By David Lane
I was about five years old that night, in 1989, when I thought I heard “something scary” talking from the Lego box in my closet. I recall that the voice sounded deep, masculine and muffled. I couldn’t make out the words, but the whole experience incited a deep sense of panic. I was frozen in fear for what felt like an eternity; I just laid there trying to decide what to do. Eventually, I found the courage to get up and confront my fear. Obviously, I found no monster in the Lego box. My parents chalked it up to a nightmare. Yet, I remember being completely conscious during the entire experience.
At age 28, I was diagnosed with bipolar type 1. Then, five years later, with schizoaffective disorder. During 2019, I began to regularly hear voices from no apparent physical source. This bizarre phenomenon became a daily occurrence for me. Every waking hour of my day was filled with unwanted, and intrusive auditory irregularities. I call it an auditory “irregularity,” but from my perspective it felt like a horde of uninvited guests had set up shop in my mind.
They were frequently judgmental, malicious, vindictive and passive aggressive. I had no idea how to talk about this experience. I’m not sure I could have explained it if I tried. I eventually opened up to my family about it, and they tried their best to understand. With my condition out in the open, it was much easier to find a path through this difficult period.
I figured out that if I could keep my mind completely focused on a task, or totally absorbed in an activity, I could catch a break from the intrusive auditory irregularities. This strategy was effective, but quickly left me feeling completely burned out and depressed. I felt as though I was constantly under observation — being judged, criticized and gaslit.
Even when everything else was ok — and I could catch a short break from the constant stream of negative, intrusive thoughts — I still always carried a sense of anxiety, bordering on panic. I had a hard time determining whether the intrusive voices were coming from a source in the physical world around me or someplace buried deep in my subconscious mind. Living in this constant fight or flight mode, I began to believe my tormentors were always just one thought away. My terror eventually turned to aggression. This mentality bled over into my relationships, and I drove away most of the people that cared about me.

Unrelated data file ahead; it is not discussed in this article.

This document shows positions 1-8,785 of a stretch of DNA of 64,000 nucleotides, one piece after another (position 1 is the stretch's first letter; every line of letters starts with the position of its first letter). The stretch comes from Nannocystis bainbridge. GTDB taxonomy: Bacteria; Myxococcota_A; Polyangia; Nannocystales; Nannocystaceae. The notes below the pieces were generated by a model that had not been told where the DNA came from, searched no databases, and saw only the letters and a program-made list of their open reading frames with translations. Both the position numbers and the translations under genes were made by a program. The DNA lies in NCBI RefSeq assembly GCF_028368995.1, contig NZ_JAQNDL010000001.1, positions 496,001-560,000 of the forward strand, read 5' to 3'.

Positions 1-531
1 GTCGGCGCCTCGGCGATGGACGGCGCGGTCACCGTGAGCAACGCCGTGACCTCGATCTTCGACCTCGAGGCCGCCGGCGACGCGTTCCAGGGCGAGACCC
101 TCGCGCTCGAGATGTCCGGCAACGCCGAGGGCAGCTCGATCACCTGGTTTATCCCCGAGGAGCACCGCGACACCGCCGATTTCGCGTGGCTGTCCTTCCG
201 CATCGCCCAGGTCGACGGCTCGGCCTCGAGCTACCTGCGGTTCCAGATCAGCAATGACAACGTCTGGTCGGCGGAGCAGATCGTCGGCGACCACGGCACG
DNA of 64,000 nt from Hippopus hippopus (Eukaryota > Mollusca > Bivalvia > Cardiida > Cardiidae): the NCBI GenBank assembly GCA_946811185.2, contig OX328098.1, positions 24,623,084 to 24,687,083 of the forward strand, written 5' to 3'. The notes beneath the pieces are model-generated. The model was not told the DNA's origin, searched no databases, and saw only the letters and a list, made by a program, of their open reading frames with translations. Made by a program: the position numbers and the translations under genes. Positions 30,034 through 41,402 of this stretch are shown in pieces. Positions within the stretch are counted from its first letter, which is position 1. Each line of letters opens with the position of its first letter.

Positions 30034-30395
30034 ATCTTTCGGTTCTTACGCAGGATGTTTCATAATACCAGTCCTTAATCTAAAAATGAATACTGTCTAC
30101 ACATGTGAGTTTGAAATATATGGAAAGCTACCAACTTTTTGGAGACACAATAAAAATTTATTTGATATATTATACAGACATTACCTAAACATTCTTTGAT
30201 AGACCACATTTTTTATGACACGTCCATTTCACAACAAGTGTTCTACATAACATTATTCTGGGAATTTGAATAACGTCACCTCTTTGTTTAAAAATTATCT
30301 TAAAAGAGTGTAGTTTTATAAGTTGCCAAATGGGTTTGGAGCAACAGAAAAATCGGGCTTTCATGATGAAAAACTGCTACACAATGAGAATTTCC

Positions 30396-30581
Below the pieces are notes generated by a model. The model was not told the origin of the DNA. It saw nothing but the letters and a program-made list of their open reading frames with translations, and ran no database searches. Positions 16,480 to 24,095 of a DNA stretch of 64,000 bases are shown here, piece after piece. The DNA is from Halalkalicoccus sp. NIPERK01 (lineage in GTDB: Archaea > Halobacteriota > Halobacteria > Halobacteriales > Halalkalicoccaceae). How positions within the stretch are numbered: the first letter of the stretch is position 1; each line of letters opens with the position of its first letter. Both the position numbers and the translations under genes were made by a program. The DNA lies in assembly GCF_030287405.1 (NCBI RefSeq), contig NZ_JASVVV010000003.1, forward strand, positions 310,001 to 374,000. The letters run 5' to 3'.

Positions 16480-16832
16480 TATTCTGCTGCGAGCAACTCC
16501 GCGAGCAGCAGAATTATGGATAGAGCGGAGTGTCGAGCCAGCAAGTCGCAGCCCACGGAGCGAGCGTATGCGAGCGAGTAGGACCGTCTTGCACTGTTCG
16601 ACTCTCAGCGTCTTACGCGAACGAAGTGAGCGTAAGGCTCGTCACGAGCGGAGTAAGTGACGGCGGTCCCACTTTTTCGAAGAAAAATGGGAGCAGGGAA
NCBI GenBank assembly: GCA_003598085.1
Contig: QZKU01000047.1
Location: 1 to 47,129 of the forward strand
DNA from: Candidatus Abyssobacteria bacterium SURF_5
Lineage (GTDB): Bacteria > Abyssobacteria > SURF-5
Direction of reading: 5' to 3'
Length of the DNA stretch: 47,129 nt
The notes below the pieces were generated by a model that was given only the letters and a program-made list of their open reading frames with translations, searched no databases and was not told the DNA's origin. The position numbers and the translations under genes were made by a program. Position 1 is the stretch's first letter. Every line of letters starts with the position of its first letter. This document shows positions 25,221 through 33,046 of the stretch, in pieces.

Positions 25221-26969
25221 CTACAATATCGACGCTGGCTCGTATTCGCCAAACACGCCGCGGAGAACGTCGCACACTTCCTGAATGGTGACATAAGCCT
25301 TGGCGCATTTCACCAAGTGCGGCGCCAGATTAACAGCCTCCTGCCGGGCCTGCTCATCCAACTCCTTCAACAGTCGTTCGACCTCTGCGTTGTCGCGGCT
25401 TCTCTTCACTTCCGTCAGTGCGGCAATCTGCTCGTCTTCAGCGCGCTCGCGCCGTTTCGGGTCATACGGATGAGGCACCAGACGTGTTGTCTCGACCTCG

Medication, talk therapy, journaling, music, art, exercise and meditation are all effective therapeutic tools. But the tool that has given me the ability to turn the voices off and find relief is meditation.
When I told my psychiatrist the voices were intensifying, he suggested some alternative medication options. While the antipsychotics were great for ensuring that I slept at least six to eight hours per night, they didn’t seem to improve the volume or frequency of auditory intrusions. I had a working understanding of how to adjust my current medications, based on my fluctuating sleep cycle, but I wasn’t willing to lose that stability by introducing a new chemical into my body. Instead, I decided that I would rely on my meditation practice to cope with the auditory hallucinations. I believed that I could use meditation to train myself not to react to the voices.
I made the same decision as my five-year-old self did — to summon the courage to confront this monster head on. I took a leap of faith, and I had no clue how difficult this struggle was going to be, or how long it might take to develop the skills required to overcome this challenging symptom.
I’d used meditation in the past to cope with other difficult mental health symptoms, but this time, it felt like my life might depend on my ability to remain calm and centered. I found that through dedicated meditative practice, and maintaining an attitude of indifference toward the negative voices throughout my day, I could reduce their volume and frequency.
During early stages of hearing voices, I would become rigid, defensive and, eventually, fully pissed-off at the unwanted intruders in my head. It took me years to recognize that getting angry, confused or fearful only magnified their intensity and duration. Once I learned to maintain my attitude of indifference for longer periods, I was able to turn them down to zero.
I didn’t develop this skill overnight. It took practice just focusing on my breath, while allowing all other thoughts to pass. This included the thoughts I perceived to be coming from an external source. Surprisingly, I also noticed how often I repeated negative thought patterns that inhibited my ability to function.
I’m not a Zen master, and I can’t make any claims regarding the effectiveness of meditation for treatment of auditory hallucinations. I can only speak to the positive effects that I, myself, have experienced. I know that my struggle is not over. I still battle with social and general anxiety in public when the voices arise. However, it’s becoming more manageable as I continue to practice my meditation technique.
Now instead of letting them redirect my thoughts, I can choose to just hear the voices as desperate cries for attention as they dissipate back into nothingness.
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